Top 2-year CD rates edge higher over past month
After being stuck at 1.35% APY since January, the top nationally available return on 2-year CDs has taken two modest steps forward over the past month.
CIT Bank increased its return to 1.40% in mid-May, and then Synchrony Bank boosted its yield to 1.45% APY in early June.
It’s welcome news for a term whose top national rate not only was mired below 1.30% APY for close to two years, from spring 2012 to spring 2014, but was at its post-recession low of 1.20% APY just 15 months ago.
True, we’ve seen better news in the term since then, when Citizens State Bank started paying 1.55% APY on its 2-year certificates of deposit last fall. But when it stopped offering CDs nationally in January, the top yield sank to 1.35% APY and disappointingly stalled there until CIT’s May increase.
Savers fortunate enough to live in the right place or work for the right employer have options to outearn the top national rate by shopping for local deals.
The best 24-month returns at credit unions and community banks that only take deposits from members or nearby customers pay more than 2.00% APY (see details below).
But we'll have to wait for the Federal Reserve to finally begin raising interest rates before we'll see 2-year CDs paying anything close to the 3% to 4% yields we enjoyed before the 2008 financial crisis.
TOP 24-MONTH CD RATES: Nationally Available Bank Deals
|First Internet Bank of Indiana||1.31%||$1,000|
|California First National Bank||1.30%||$5,000|
|Colorado Federal Savings Bank||1.25%||$5,000|
|Salem Five Direct||1.25%||$10,000|
|Gulf Coast Bank & Trust||1.15%||$2,000|
|Hudson City Savings Bank||1.15%||$500|
|State Bank of India - Chicago||1.15%||$2,500|
As we mentioned, savers lucky enough to qualify with certain credit unions and community banks around the country can boost their CD returns quite significantly.
Among local and regional CDs with terms at or near 24 months, chart-beating offerings are quite plentiful right now, although customer eligibility is fairly limited with some of these.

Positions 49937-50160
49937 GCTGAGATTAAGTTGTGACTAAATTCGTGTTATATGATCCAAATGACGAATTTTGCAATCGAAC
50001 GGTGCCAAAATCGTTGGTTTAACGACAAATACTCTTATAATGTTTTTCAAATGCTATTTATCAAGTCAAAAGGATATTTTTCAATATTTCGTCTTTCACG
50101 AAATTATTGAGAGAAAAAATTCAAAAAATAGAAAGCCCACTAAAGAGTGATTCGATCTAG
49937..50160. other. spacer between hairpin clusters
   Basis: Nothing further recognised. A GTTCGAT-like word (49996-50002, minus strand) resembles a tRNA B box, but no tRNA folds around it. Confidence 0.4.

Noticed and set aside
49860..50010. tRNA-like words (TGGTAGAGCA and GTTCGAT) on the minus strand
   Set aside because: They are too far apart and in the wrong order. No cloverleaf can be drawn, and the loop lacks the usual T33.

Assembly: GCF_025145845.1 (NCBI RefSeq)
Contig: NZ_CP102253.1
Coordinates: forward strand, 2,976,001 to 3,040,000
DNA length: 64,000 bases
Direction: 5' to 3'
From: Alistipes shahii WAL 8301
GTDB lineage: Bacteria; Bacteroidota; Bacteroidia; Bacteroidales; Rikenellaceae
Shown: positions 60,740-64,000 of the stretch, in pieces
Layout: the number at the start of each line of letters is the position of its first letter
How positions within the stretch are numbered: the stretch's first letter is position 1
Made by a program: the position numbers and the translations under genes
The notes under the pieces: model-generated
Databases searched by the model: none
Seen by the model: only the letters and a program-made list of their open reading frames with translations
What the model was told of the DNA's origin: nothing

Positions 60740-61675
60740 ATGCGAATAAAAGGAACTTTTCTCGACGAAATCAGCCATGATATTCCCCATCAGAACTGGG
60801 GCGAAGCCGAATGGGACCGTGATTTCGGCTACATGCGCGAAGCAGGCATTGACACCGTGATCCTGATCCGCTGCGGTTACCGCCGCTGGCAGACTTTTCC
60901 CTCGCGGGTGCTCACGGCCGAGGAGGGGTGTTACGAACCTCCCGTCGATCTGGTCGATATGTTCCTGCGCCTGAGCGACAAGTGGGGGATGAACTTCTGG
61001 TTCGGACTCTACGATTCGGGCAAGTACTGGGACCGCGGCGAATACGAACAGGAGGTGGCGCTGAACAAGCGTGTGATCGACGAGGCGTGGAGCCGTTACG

TOP 2-YEAR CD RATES: Credit Union, Community Bank Deals
|Bank||States||Term (in months)||APY|
|Peoples Transport Federal Credit Union||New Jersey||24||2.25%|
|Self Reliance New York Credit Union||New York||24||2.07%|
|Select Federal Credit Union||Texas||24||2.00%|
|FORUM Credit Union||Indiana||25||2.00%|
|Four Corners Federal Credit Union||Arizona, Colorado, New Mexico, Utah||24||1.96%|
|Cedar Falls Community Credit Union||Iowa||25||1.75%|
|Veridian Credit Union||Iowa, Nebraska||25||1.70%|
|Pioneer Federal Credit Union||Idaho||25||1.65%|
|North Platte Union Pacific Employees Credit Union||Nebraska||24||1.61%|
|Transit Employees Federal Credit Union||Washington, D.C.||24||1.55%|
|Gulf Coast Federal Credit Union||Texas||24||1.55%|
In addition, two credit unions are offering nationally available 2-year CDs that beat the top-paying banks:
- USAlliance Federal Credit Union has two leading certificates, one paying 2.01% APY for 25 months, available only to new USAlliance members, and the other paying 1.61% APY on 24 months for existing members. Membership is open to select residents of Massachusetts and Connecticut, those who work for certain employers in New York and anyone nationwide who makes a donation to one of seven affiliated charitable organizations.
- Justice Federal Credit Union is paying a blended 2.00% APY on a special CD term that’s under 27 months. Although serving primarily law enforcement agencies, the Department of Justice, the Department of Homeland Security and the state and federal court systems, anyone in the country can become eligible by first joining one of two affiliated associations that offer membership for citizens not in law enforcement.
Of course, all of these yields dwarf the national average rate among the nation’s banks. According to our weekly survey of banks and thrifts, 24-month certificates are currently averaging 0.44% APY.
At its post-crisis worst, the 2-year average dropped to 0.36% APY in December 2013 and hit that low again last July.
Compare that to February 2007, before irresponsible mortgage lending put the economy in a tailspin and the national average return for 24-month CDs was 3.78% APY.
With the Federal Reserve stepping in to rescue the economy by dropping interest rates in December 2008, savers’ yields have suffered for more than six years as the economy has taken its time in building up to full capacity again.
The Fed’s rate-setting committee met last week to discuss when it will finally nudge interest rates up and concluded that the economy is not yet throwing off the right signs to support a rate hike. However, an increase this fall or early winter appears likely.
After this much time, it feels like a tortuously long wait to see CD yields regain even a bit of their past glory. But wait we must, and meanwhile we’ll keep you posted of the best-paying options here.